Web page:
Entrepreneurship in the public interest

“Entrepreneurship in the Public Interest:  Introduction to the Special Issue,” Anita M McGahan, Bennet A. Zelner and Jay B. Barney, Strategic Entrepreneurship Journal (forthcoming)

The study of entrepreneurship in the public interest needs to move from the periphery of entrepreneurship scholarship to the core. The central, value-creating opportunities of our time require detailed engagement with public issues and concerns, including the depletion of global petroleum reserves, climate change, epidemic disease, correlated financial risks, the efficient administration of security activities, and the connectivity available through sophisticated digital technologies. Engagement with these issues requires a conceptualization of the public sector, public interest, and public resources as nuanced, competition-laden, and dynamically evolving areas of activity that arise in concert with private activity. In other words, the boundaries between ‘public sector’ and ‘private sector’ have blurred to the extent that the distinction between the two is simply losing meaning.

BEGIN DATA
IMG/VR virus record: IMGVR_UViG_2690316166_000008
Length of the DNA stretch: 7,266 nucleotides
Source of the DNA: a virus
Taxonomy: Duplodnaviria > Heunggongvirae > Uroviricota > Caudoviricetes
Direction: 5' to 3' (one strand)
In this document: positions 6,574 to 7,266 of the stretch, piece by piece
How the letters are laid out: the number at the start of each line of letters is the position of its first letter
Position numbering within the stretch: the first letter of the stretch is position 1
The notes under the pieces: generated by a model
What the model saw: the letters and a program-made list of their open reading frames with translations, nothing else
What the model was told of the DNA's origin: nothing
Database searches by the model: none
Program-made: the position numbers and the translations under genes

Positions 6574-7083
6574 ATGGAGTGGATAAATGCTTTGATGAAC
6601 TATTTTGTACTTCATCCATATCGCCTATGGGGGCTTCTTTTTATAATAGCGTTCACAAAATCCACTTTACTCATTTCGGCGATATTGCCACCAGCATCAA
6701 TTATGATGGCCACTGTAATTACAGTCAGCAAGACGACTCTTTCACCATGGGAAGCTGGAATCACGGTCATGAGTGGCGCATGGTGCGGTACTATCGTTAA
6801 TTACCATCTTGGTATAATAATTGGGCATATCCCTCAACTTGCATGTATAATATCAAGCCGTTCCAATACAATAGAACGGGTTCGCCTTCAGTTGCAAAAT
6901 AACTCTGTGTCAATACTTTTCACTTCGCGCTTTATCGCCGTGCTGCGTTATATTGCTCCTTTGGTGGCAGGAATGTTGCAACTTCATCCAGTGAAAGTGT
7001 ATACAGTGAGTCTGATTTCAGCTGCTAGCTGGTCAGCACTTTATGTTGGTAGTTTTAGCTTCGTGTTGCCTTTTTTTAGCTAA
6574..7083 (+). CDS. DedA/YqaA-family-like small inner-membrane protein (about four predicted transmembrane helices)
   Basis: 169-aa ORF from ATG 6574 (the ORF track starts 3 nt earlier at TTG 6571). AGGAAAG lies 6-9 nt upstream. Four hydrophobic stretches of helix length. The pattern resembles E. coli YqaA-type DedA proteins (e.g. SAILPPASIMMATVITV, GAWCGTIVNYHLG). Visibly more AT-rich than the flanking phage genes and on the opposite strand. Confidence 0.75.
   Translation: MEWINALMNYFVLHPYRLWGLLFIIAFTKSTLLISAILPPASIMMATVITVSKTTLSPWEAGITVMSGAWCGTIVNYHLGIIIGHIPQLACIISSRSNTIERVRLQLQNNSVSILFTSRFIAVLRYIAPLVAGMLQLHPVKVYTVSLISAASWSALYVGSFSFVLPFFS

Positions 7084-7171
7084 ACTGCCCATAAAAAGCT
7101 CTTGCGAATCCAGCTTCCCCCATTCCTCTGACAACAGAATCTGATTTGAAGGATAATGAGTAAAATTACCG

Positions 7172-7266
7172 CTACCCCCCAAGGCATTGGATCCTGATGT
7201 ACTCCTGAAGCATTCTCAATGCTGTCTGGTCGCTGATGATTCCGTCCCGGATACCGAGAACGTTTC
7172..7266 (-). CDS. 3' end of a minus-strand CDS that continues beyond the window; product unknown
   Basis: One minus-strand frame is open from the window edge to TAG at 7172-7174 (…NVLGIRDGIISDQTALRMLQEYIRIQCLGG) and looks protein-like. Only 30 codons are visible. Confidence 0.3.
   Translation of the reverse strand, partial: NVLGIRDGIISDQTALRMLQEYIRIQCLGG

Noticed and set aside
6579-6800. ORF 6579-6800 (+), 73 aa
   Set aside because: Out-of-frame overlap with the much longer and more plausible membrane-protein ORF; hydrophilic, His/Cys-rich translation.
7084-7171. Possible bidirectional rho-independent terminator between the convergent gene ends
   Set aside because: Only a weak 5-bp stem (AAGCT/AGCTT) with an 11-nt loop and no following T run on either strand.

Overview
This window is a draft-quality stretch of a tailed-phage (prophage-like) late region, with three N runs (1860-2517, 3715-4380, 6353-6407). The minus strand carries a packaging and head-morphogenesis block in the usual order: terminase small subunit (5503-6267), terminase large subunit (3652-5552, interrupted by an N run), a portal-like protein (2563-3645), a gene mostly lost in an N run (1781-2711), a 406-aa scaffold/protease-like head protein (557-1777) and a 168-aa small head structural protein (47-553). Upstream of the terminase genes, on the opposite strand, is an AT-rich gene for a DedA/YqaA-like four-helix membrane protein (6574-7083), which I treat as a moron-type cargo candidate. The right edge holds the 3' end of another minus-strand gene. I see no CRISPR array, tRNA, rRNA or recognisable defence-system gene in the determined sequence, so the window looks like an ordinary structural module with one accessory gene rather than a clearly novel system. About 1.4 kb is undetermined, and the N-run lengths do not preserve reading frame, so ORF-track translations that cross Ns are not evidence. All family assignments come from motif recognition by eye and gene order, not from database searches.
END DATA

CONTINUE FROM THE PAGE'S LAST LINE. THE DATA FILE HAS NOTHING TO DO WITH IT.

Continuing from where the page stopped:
Theoretical advances are required to deepen our understanding of coevolution, goal endogeneity, and the endogeneity of the organizational forms deployed to govern resources to advance individual and collective interests. New data sets and empirical methods are necessary to study alternative organizational forms in situations where effective instruments for examining counterfactuals are unavailable. Criteria must be developed to identify legitimate public policy recommendations emerging from the fields of entrepreneurship and strategic management.

“Capabilities and Strategic Entrepreneurship in Public Organizations,” Peter Klein, Joseph T. Mahoney, Anita M McGahan, and Christos Pitelis, Strategic Entrepreneurship Journal (forthcoming)